R (version 3.6.3) was utilized for all statistical analyses, and P < 0.05 was considered statistically significant.
The sociodemographic characteristics of the participants are displayed in Table 1. Among 76,673 participants, 25,315 (33.01%) reported drinking tea, with the proportion of green tea consumption at 47.39%, dark tea consumption at 19.57%, scented tea at 17.86%, sweet tea at 9.64%, and black tea at 2.80%. Compared with non-tea drinkers, tea drinkers were more likely to be male, overweight, smokers, had a history of other diseases, and lower salt intake. Among the drinkers, the duration of tea drinking was centered around 16–40 years, 75.80% drank tea almost every day, and the amount of tea they drank was, by and large, less than 4.0 g/d. The green tea and scented tea drinkers were likely to be Han Chinese, whereas the dark tea and sweet tea drinkers were likely to be Tibetan (Table 1). The number of participants with hypertensive BP was 14,624 (19.07%), and they were more likely to be male, widowed, retired, overweight or obesity, had a lower education level and lower family income, had a lower physical activity level, and had more likely to smoke and drink alcohol. In addition, those with higher salt intake and lower fruit and dairy intake had a higher prevalence of hypertensive BP (Table S1, Supplementary material).
The association between tea consumption and hypertensive BP
Overall, tea consumption was associated with 10% lower risk of hypertensive BP net of confounders (AOR: 0.90, 95%CI: 0.86–0.94). Compared with non-drinkers, participants who drank green tea (AOR: 0.94, 95%CI: 0.89–0.99), scented tea (AOR: 0.91, 95%CI: 0.83–0.98), dark tea (AOR: 0.74, 95%CI: 0.66–0.83), sweet tea (AOR: 0.78, 95%CI: 0.66–0.91) and black tea (AOR: 0.81,95%CI: 0.65-1.00) were associated with a lower risk of hypertensive BP (Fig. 2).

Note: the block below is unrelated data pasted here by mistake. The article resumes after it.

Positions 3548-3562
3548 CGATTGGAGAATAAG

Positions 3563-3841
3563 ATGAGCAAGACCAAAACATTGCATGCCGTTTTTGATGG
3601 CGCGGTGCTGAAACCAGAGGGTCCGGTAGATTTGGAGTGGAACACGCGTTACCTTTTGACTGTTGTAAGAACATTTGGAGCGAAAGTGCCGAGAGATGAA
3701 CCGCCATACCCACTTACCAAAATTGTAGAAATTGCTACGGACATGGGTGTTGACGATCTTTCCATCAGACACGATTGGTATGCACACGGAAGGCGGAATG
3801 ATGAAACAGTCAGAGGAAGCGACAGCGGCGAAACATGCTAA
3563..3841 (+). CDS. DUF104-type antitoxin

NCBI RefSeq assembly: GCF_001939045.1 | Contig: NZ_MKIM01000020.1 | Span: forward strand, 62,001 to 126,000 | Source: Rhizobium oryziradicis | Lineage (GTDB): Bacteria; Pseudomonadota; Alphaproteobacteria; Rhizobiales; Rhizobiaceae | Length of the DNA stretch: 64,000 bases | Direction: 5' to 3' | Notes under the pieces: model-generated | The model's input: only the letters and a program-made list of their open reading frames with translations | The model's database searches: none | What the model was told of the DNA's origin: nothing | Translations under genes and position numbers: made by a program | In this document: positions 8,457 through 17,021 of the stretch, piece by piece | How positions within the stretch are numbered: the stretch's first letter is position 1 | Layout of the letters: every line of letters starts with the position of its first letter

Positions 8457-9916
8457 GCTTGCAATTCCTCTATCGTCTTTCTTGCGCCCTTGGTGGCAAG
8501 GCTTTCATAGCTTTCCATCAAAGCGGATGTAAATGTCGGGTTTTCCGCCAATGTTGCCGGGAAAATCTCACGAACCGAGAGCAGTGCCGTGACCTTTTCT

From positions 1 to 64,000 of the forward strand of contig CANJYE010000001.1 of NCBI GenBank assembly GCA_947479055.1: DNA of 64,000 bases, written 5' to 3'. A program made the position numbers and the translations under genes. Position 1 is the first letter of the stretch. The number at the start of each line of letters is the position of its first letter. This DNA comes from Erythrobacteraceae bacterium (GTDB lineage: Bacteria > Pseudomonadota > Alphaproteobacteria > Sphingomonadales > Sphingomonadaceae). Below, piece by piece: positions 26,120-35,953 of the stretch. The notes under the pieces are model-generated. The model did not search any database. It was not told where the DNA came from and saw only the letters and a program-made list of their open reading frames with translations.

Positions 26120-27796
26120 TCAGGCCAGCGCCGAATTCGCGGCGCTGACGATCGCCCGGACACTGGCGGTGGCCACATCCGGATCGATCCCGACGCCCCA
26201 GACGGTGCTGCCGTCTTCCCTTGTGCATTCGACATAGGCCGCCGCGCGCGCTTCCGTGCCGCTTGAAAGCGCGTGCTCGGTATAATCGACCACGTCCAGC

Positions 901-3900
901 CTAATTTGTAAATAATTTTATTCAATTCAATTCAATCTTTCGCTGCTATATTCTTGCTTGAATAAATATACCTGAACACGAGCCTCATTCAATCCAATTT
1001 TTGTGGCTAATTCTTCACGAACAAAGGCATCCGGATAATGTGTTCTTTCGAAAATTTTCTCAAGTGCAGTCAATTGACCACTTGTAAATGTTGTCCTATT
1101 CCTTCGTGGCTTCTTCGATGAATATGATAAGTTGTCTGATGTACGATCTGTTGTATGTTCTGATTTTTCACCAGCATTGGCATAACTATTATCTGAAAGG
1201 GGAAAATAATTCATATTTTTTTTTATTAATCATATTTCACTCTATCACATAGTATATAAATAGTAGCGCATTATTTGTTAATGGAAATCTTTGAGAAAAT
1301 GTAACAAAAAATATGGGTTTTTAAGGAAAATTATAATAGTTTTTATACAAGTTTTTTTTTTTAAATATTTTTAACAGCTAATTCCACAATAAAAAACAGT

The association between tea consumption and blood pressure
Compared with never drinkers, drinking green tea, scented tea, dark tea, sweet tea, and black tea was associated with a reduced the average level of SBP, whereas drinking scented tea and dark tea significantly was related to a reduced the average level of DBP. But the reduction in DBP was not observed for tea drinkers who consumed green tea, sweet tea, or black tea (Table 2).
Drinking green tea was correlated with reduced SBP, and the degree of reduction varied by the duration, frequency, and amount of tea consumption. The longer duration of tea drinking was statistically associated with the greater reduction in SBP. For example, tea consumption for more than 40 years was associated with a 2.98 mmHg (95%CI=-3.74 mmHg–-2.21 mmHg) reduction in SBP. In terms of frequency, low and high frequency tea consumption groups were correlated with a 1.35 mmHg (95%CI=-2.15 mmHg–-0.55 mmHg) and 1.76 mmHg (95%CI=-2.14 mmHg–-1.39 mmHg) decrease in SBP, respectively. In the low-dose group, the antihypertensive effect of green tea was the best, and the weakened effect of antihypertensive was associated with the increased amount of tea consumption. The reduction in SBP was in the range of 1.21–1.85 mmHg. Unlike other types of tea, green tea showed to be associated with a mild increase in DBP. However, these effects were only observed in short-middle-term drinking(≤ 40 years), medium and high-frequency drinking(> 2d/w), and medium and high amount drinking(≥ 4.1 g/d). The increase in blood pressure was small, no more than 0.7 mmHg (Table 2).